of the house, so that rain falls between the
layers and flushes out a drain, preventing
harmful moisture from building up.
There are six heating zones in the
house, but only one is usually needed. A
heat pump warms the house in early spring
and late fall, and the family relies on oil
during the New England winters. Passive
solar gain and generous cellulose insulation contribute to keeping things comfortable and energy costs down. In the ceiling,
Gitelman used a soy-based foam insulation, an environmentally conscious choice
that expands 100 times its size to fill in tiny
gaps and make an incredibly tight seal.
Although more expensive than traditional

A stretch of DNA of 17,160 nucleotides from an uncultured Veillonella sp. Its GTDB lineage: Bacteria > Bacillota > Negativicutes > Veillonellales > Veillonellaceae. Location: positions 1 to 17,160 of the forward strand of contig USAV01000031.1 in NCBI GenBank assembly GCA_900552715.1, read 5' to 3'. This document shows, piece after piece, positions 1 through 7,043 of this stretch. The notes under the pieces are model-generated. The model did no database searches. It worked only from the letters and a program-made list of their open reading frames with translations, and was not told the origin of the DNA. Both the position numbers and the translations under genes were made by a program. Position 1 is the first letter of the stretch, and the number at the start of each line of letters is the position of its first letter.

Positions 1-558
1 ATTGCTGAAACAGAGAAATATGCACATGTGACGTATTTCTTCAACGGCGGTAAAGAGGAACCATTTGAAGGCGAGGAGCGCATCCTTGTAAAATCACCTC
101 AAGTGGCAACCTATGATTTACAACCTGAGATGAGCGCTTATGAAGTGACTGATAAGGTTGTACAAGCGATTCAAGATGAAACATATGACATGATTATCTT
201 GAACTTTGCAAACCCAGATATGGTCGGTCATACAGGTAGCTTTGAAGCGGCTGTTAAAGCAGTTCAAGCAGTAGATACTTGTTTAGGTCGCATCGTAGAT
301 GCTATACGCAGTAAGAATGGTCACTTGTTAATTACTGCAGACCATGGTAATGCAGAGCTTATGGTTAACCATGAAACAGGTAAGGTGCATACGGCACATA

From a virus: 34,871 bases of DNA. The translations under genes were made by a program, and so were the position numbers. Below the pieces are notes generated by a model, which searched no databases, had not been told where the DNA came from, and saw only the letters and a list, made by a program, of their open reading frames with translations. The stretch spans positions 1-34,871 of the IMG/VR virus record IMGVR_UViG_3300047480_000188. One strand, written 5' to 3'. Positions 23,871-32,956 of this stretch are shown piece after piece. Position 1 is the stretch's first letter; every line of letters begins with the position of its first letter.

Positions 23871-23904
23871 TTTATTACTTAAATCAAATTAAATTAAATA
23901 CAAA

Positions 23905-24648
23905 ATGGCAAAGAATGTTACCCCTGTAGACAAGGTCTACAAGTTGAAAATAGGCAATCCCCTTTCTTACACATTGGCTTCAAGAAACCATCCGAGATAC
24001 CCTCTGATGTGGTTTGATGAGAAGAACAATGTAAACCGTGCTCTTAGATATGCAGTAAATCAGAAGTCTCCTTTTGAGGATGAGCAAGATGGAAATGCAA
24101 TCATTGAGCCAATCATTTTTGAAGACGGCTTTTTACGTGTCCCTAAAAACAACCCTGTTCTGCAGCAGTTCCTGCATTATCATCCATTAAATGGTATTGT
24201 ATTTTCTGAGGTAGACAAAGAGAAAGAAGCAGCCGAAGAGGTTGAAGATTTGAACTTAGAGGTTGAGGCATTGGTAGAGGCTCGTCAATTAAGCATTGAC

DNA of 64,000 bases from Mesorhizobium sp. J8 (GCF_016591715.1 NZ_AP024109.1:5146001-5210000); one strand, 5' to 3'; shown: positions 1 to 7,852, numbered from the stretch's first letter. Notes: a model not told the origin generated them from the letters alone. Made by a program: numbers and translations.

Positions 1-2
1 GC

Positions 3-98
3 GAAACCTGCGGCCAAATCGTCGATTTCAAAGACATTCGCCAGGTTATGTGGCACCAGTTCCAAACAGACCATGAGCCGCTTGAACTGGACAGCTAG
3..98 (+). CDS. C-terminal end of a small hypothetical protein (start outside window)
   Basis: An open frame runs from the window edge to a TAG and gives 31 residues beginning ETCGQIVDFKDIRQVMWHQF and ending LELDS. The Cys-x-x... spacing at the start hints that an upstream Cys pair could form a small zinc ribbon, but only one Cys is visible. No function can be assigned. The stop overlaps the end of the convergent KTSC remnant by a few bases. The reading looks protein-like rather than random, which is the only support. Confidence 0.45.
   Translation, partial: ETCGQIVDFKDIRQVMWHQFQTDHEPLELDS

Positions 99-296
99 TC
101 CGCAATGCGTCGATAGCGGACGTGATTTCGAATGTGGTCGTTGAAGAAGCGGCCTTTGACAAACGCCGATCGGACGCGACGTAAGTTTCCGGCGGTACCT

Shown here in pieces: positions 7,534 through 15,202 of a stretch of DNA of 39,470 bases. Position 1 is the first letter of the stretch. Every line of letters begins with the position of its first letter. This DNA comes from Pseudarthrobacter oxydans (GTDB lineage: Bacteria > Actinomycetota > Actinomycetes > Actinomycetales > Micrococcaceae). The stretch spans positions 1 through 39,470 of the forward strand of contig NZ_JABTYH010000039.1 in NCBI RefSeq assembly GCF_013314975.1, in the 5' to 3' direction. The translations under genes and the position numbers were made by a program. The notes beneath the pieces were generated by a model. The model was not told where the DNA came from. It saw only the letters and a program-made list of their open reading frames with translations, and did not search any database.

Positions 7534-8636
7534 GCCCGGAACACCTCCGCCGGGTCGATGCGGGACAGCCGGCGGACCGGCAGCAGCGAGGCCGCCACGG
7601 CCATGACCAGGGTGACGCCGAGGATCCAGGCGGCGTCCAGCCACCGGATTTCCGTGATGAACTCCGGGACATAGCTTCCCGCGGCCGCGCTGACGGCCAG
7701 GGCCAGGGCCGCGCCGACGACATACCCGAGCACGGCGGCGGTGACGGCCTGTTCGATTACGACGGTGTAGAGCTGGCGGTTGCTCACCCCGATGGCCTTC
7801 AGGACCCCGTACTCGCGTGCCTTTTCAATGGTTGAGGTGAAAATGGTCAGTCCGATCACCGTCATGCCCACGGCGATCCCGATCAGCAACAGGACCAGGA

fiberglass, it is cost-effective in the long
run, says Gitelman.
Surprisingly, her modern methods
were rejected by many contractors. “The
general reaction to my plans was negative,”
says Gitelman. “Many people don’t want
to learn the new techniques.”
Once the right group of people was found, the renovation and addition took a year
to complete. The finished house is more
than double the square footage of the original ranch, yet costs much less to maintain.
For Gitelman, however, the most important
result of the renovation is the ease with
which family time just happens.
a marble-tile floor and tub surround and the
sharp edges of the rectangular wall-mounted sink
contribute to the clean, crisp lines of the master
bathroom, which is warmed by a wall-mounted
Runtal radiator that doubles as a towel bar.